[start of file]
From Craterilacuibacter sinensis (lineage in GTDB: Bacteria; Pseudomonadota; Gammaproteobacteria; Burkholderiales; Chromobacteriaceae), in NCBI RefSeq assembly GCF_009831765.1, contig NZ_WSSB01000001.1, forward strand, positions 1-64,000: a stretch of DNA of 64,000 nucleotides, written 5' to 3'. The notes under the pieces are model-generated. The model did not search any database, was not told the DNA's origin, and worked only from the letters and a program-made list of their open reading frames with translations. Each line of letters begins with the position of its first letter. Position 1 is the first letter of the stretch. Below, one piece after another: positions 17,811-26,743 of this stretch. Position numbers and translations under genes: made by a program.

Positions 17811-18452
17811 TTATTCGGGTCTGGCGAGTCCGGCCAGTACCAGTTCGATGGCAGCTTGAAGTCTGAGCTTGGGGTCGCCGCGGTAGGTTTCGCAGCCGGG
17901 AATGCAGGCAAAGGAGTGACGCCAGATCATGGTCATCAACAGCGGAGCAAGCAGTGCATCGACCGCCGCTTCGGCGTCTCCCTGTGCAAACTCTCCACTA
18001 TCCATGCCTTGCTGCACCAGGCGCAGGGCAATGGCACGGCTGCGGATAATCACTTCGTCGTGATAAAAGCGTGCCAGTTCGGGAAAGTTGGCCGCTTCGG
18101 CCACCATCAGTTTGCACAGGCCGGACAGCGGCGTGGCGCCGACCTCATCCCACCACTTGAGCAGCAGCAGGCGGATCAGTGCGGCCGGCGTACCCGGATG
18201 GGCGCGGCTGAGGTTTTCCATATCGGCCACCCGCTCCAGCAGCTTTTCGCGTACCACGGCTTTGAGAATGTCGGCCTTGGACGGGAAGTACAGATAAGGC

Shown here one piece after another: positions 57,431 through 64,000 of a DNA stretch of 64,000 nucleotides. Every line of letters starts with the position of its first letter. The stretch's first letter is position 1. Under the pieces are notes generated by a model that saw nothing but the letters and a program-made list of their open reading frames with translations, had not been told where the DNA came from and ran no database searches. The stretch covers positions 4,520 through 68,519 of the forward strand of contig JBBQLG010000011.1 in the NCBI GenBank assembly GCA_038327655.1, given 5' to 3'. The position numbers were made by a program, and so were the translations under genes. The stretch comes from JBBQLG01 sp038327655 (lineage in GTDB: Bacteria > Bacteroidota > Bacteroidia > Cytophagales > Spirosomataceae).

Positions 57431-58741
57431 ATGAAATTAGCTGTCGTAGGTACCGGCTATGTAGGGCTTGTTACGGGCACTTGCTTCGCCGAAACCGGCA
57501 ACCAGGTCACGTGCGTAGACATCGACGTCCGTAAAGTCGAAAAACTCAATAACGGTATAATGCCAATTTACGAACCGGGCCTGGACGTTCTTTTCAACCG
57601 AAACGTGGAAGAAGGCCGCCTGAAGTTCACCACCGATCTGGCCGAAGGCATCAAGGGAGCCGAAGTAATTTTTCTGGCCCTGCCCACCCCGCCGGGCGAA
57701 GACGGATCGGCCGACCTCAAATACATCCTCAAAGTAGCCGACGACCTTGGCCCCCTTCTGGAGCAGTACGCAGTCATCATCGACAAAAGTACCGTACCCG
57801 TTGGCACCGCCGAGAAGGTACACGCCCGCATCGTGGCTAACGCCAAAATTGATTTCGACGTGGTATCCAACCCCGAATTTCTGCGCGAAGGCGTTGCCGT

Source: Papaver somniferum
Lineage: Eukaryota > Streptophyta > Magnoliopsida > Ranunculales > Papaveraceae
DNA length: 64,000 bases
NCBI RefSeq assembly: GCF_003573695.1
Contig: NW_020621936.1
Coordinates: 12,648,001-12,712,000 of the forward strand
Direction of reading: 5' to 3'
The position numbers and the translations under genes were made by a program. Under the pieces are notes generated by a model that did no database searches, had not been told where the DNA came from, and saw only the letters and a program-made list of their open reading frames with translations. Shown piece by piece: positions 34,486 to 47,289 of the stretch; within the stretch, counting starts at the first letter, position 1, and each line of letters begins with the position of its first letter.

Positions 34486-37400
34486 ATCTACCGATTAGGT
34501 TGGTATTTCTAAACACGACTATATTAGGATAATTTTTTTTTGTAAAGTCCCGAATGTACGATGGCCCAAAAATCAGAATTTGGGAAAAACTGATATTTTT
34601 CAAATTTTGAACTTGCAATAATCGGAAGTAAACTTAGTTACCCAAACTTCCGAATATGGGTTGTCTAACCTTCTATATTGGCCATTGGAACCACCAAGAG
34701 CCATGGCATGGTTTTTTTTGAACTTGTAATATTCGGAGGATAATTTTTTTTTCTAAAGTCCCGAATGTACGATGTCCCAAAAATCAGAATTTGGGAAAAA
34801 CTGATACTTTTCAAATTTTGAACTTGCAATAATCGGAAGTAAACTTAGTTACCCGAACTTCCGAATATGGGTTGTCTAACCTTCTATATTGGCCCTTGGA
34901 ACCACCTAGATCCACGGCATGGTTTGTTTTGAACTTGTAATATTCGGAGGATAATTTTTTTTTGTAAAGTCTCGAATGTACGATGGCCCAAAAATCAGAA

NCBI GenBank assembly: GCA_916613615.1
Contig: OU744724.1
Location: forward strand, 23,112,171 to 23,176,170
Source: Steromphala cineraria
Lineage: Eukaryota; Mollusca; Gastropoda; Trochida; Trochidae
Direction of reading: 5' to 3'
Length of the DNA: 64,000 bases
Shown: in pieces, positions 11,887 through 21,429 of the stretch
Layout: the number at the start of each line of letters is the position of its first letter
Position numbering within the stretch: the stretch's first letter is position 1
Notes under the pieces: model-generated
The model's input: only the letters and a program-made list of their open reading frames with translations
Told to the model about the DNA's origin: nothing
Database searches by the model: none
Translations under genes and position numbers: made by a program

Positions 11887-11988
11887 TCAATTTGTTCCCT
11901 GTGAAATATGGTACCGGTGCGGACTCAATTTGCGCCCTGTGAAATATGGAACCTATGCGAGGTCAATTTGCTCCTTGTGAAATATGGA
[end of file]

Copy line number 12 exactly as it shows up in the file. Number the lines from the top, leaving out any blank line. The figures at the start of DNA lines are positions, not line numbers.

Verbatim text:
57601 AAACGTGGAAGAAGGCCGCCTGAAGTTCACCACCGATCTGGCCGAAGGCATCAAGGGAGCCGAAGTAATTTTTCTGGCCCTGCCCACCCCGCCGGGCGAA